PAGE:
I don't think anyone ever looks through their family albums and thinks Man, I wish my mom had a better camera or My parents should have thrown away this blurry shot of us. I think we're all just grateful the photos exist.

thoughts on metaphor in Spike Jonze's Her

I saw Her yesterday. It absolutely blew my mind, and I came away feeling inspired to write a little bit about it, because I can't remember the last time I found a film so intellectually stimulating. (Clearly I need to make better Netflix selections.) If you haven't seen it and intend to, definitely skip this post. I'd hate to spoil anything for anyone.

There is so much beautifully orchestrated symbolism in Her, both narratively and visually speaking. More often than not, I find myself rolling my eyes at the construction and delivery of metaphor in movies, which tends to feel heavy-handed, or worse - manipulative. But in Her, it just sat quietly with me, waiting for me to grasp and appreciate it. I actually got the chills when the full weight of certain dialogue exchanges and plot points settled on me. The writing is just that fantastic.

The first thing that struck me was the use of color, in the set design and costumes - bright hues that had been desaturated; softened in intensity. Oranges and corals and reds with the heat turned down - a directorial choice that I interpreted as a deliberate exception to what seem to be the two predominant colorscaping choices in films set in the future: glaring, overly bright and blown out (as if to reflect the inevitable obliteration of the ozone) or coolly monochromatic and desolate (the hopelessness of a post-apocalyptic world). The color story of Her suggests an outlook that is optimistic overall, but devoid of the falsely cheerful/easy futurism we are sometimes promised. No, there won't be jet-packs. And yes, there will still be human emotion and sentiment, in spite of our enhanced technological state. Her goes easy on us in this way. We are asked to consider some rather disturbing concepts (and occasionally make difficult leaps of logic), but the film's gentle aesthetic at least makes them easier to swallow.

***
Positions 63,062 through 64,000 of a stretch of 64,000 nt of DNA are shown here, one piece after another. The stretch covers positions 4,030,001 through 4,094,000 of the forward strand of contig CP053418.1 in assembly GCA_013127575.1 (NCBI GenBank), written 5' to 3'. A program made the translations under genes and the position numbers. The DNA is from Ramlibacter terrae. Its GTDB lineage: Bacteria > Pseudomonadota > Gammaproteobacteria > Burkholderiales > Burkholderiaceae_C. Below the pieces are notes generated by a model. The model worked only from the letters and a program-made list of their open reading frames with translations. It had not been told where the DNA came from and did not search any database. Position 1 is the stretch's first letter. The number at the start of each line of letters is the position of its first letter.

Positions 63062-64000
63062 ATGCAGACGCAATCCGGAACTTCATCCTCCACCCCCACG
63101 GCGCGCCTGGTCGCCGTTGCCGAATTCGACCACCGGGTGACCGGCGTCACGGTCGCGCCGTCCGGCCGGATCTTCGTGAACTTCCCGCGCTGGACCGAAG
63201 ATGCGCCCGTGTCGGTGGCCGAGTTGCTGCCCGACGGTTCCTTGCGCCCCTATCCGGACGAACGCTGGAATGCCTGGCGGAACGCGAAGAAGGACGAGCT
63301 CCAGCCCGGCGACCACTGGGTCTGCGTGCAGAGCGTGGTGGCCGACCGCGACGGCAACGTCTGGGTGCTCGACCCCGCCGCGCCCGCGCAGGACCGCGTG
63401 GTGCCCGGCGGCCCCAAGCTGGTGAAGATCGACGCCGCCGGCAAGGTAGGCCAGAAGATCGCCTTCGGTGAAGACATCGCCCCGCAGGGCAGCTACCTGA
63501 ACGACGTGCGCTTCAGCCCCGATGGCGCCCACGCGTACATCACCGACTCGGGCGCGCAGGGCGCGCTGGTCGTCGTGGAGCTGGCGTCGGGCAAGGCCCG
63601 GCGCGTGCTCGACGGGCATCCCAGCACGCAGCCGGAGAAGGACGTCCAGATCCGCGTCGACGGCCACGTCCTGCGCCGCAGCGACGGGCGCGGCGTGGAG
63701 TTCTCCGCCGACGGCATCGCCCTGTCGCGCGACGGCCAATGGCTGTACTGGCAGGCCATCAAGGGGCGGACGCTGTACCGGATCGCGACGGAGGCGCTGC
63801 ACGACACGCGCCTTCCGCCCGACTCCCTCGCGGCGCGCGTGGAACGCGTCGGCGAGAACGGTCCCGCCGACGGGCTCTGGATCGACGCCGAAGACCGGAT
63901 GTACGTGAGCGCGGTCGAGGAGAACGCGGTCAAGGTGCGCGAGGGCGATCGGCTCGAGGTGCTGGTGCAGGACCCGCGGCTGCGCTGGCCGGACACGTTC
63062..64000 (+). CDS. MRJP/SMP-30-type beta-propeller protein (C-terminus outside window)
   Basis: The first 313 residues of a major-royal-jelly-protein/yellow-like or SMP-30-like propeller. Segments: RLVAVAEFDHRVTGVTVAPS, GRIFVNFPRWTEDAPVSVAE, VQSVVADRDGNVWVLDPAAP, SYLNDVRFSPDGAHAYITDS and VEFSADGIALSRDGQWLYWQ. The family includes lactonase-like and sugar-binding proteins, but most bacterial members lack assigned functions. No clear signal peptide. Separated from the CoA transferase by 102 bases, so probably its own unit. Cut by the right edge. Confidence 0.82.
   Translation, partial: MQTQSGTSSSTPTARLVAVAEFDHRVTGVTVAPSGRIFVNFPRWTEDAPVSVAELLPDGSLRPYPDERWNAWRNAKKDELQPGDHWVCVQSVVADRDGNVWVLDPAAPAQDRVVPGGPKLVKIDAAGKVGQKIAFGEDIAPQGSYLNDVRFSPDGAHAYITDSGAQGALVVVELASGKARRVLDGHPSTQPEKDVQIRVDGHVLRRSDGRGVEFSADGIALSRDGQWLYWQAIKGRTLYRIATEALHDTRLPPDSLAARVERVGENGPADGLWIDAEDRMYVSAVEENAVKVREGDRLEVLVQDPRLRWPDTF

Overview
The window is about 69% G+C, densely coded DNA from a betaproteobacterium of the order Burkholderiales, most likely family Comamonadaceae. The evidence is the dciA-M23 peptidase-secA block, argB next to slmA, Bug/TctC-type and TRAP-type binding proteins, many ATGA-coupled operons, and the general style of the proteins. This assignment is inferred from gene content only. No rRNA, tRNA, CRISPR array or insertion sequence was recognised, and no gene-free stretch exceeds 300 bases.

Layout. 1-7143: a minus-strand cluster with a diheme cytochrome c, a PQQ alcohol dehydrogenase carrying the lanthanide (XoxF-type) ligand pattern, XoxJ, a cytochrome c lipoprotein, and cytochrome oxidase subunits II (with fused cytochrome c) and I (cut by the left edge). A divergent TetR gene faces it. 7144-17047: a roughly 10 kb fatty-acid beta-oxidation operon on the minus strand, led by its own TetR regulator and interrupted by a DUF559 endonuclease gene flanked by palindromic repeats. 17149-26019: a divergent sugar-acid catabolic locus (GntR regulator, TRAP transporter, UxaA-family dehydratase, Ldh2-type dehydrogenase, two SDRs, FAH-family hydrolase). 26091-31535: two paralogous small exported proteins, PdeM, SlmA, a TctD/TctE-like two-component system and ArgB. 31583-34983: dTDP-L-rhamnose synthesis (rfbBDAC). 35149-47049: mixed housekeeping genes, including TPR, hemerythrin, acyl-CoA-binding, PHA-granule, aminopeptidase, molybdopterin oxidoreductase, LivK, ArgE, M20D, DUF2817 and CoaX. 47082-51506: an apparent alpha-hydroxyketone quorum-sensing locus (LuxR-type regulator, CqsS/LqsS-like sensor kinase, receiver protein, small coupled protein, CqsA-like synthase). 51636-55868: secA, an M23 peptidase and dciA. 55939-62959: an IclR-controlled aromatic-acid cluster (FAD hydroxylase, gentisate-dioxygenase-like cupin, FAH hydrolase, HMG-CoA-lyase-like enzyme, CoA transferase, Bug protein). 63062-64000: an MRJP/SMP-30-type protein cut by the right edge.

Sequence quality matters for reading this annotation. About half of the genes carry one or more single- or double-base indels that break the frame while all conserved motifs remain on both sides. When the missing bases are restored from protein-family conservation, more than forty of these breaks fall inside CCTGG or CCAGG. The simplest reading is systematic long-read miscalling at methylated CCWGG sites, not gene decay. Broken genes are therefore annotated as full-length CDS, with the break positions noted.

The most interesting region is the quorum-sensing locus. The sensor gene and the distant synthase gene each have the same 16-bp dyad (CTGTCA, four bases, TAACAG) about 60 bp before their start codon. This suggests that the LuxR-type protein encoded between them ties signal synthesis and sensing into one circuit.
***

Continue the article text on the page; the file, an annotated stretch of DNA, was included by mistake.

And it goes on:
Another thing I noticed about the costumes was their construction and fit. The clothing in Her is relatively conservative in style, with very little skin showing either on men or women (save for at the beach). This is especially noticeable in the outfits of Theodore's friend Amy, who dresses in layers that are literally buttoned up to her neck. In the context of a repeatedly emphasized disconnectivity between humans (everyone onscreen is perpetually dialed in to one or another electronic devices, and the degree to which we've become reliant on virtual relationships is made graphically clear in a phone sex scene involving, among all things, a dead cat), this reads like visual punctuation to that disengagement. As if, since we no longer let us see one another's emotions without some kind of mediating barrier, we may as well hide our bodies from each other, too. On the other hand, the wardrobing of Her seems like a reaction - a backlash, even, to our contemporary era of Facebook overshare. Having let our collective, digital guard down so completely that privacy has become a joke, the last frontier of self-containment - our bodies - is the place we've put up a stop sign. No. You can see everything else about me, but you can't see this.